An article written in 2011 on ShutterPhoto.net on one of my New York City photos.
Sometimes, the power behind a photograph isn’t the subject or the composition – it’s the finishing touches. I’m a fan of getting a shot right in-the-camera. But sometimes it’s more than simply choosing the right depth of field and achieving the right exposure. The finishing touches really do matter. To prove that point, I’d like to share with you a photo, Manhattan Through The Bridge, by Geraint Rowland.
The skyline featured in Geraint’s photo is world famous. It is the financial capitol of the world, home to some of the most well known skyscrapers and a well photographed, well documented skyline. As if the title of the photo didn’t give you a clue, it’s Manhattan Island in New York City, New York, USA. When dealing with such a well-known subject, the natural inclination of any good photographer is to shoot it in a unique manner. But photographers have been shooting this particular subject in unique ways for as long as the consumer has afforded the camera (a very long time). You could shoot it from different sides – shoot it from New Jersey, or shoot it from Brooklyn – you can even shoot it from the Brooklyn Bridge. Geraint shot from the Manhattan Bridge (which is right next to the somewhat more famous Brooklyn Bridge). And while I’d like to commend Geraint for his vision in choice of vantage points, I can’t help but to think that this shot has been done before. But something here is unique. What is it?
What sets Geraint’s photo apart from other photos of this world famous skyline is all in the finishing touches. It’s the colors of the sky: On Flickr, he sub-labels the shot “Neon Blue”, suggesting that the eerie topaz sky was created either with a filter or in post. It’s the placement of the bridge’s rail – just a hair above the bottom edge of the frame, just enough to let you know you’re on the bridge. And finally, it’s the atypical aspect ratio. There’s no real reason he needed to use this aspect ratio. He could have introduced more sky, introduced more of the bridge or he could have placed the horizon closer to the traditional spot at one third from the bottom. Instead, he chose to use a wide, panoramic aspect ratio on a subject that is compressed into the right side of the frame. In fact, the only compositional advantage of the wide ratio is that it allows the sun to get into the shot. But that is the reason, isn’t it? Having the sun in the shot isn’t really the most important reason to use such framing. To me, the sun introduces a nice gradient going from brightest to darkest, left to right. With such a clear sky, the sun and the gradient that it creates adds interest to the sky against the high-contrast facets of the city. I would hold the advantage if I were to argue in favor of Geraint’s choice of ratios and framing. I think that his photo, Manhattan Through The Bridge, settles that debate very quickly. It’s beautiful.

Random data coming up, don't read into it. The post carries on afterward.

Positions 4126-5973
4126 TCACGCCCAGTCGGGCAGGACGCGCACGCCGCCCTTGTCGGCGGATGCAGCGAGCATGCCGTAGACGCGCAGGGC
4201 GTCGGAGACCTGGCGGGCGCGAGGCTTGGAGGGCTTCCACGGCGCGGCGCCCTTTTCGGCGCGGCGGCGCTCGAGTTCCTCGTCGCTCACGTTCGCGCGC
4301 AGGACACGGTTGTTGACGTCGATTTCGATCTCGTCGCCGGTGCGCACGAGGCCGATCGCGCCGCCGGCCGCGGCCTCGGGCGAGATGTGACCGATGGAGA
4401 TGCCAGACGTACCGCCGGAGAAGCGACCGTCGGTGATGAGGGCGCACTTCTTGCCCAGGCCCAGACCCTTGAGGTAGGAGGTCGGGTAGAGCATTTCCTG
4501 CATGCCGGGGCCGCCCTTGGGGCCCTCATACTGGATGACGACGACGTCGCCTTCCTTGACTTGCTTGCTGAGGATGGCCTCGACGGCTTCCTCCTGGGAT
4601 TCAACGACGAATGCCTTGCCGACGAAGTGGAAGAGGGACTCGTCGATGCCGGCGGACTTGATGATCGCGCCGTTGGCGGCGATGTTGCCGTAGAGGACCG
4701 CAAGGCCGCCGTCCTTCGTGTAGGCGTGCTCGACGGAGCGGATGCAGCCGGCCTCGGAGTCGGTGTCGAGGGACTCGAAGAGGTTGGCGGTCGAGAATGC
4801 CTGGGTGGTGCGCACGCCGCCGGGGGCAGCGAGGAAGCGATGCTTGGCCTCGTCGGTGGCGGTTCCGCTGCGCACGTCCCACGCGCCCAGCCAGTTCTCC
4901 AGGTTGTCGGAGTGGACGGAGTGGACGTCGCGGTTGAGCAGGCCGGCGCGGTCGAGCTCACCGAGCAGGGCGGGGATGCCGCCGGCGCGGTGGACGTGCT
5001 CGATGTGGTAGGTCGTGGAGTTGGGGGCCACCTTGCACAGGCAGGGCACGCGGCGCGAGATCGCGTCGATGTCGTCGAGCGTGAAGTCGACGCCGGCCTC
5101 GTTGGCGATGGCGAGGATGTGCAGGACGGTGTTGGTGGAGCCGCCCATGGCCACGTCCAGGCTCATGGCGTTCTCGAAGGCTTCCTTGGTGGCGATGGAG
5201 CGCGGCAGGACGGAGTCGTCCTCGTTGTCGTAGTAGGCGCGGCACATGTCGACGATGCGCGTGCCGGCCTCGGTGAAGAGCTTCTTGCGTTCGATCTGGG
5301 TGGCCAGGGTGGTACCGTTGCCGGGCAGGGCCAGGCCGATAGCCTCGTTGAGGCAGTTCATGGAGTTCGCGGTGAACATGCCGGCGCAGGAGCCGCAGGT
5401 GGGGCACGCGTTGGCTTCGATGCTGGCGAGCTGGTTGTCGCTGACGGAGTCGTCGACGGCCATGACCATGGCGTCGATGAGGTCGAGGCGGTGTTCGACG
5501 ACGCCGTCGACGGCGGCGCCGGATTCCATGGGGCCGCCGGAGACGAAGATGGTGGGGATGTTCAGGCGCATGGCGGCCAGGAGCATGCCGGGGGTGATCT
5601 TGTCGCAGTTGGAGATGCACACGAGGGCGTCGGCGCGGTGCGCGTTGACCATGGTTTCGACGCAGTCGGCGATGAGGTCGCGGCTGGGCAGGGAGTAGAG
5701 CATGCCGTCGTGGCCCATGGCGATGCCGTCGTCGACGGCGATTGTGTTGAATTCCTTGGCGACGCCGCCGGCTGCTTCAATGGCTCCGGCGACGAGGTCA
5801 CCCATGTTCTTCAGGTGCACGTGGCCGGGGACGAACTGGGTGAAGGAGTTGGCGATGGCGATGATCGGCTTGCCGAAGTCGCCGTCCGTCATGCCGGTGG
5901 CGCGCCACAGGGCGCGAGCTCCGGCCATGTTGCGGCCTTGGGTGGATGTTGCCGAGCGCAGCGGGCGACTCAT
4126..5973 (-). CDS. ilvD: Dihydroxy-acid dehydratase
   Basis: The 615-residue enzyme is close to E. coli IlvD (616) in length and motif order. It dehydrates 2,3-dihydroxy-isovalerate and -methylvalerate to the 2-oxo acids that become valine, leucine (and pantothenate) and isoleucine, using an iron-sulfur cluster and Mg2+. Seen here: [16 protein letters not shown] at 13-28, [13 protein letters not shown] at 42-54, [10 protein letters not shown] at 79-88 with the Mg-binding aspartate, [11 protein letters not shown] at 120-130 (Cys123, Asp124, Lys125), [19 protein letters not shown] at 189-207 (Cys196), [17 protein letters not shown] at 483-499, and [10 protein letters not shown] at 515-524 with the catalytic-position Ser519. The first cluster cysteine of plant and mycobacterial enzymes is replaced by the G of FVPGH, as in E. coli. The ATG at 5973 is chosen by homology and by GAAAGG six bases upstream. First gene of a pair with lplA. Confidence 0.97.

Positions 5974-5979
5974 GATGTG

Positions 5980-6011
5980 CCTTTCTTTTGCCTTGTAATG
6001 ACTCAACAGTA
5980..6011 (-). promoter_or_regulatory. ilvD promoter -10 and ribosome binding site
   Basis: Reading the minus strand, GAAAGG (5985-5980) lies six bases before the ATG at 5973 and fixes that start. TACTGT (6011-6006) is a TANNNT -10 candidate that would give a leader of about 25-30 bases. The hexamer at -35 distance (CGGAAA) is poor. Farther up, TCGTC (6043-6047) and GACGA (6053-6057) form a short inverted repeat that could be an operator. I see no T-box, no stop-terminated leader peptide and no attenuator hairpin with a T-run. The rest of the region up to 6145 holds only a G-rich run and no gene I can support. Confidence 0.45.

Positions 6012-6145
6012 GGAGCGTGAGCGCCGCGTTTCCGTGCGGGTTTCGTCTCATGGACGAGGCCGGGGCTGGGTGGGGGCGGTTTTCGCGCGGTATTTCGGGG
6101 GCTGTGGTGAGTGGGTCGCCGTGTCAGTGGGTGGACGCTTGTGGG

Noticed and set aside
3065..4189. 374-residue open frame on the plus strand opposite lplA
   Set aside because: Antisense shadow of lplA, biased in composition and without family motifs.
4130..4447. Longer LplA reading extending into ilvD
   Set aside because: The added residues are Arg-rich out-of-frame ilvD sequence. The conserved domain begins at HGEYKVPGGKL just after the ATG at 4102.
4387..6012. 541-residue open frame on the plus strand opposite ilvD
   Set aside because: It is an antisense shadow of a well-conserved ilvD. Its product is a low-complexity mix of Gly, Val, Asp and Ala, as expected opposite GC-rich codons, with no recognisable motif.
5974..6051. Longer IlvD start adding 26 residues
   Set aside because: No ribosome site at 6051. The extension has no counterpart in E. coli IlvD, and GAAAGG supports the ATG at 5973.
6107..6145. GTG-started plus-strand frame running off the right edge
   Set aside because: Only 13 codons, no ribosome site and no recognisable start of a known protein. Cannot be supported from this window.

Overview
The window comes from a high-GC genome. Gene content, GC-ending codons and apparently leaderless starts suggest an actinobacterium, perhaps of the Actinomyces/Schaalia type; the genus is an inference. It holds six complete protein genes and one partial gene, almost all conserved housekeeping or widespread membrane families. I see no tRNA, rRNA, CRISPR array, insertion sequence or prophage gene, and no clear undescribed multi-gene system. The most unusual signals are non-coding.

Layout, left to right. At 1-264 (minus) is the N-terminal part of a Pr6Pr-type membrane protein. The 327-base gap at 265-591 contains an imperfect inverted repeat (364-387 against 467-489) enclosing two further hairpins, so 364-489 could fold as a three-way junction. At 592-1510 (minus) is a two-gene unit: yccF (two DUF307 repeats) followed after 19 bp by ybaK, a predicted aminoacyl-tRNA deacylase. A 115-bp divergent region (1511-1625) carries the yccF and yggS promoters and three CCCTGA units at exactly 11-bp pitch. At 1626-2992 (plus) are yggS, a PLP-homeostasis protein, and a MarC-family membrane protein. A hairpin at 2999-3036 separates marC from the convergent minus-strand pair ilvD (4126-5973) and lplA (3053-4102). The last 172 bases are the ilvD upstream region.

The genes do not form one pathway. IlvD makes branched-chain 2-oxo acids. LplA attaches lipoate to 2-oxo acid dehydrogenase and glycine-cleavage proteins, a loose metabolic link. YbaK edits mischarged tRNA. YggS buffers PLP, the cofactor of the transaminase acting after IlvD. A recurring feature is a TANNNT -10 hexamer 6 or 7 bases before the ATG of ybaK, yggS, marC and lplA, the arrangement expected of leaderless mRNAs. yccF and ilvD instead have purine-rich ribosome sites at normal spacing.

Geraint Rowland’s photostream on Flickr is a testament to his dedication to his craft. His works are raw and inspired, often featuring simple subjects and mesmerizing post-treatments. As I said, the beauty is in the finishing touches, and it would appear as though Mr. Rowland always has that at the back of his mind. Interestingly, Geraint considers himself to be “very much a beginner”, yet I see many signs of experience in his works.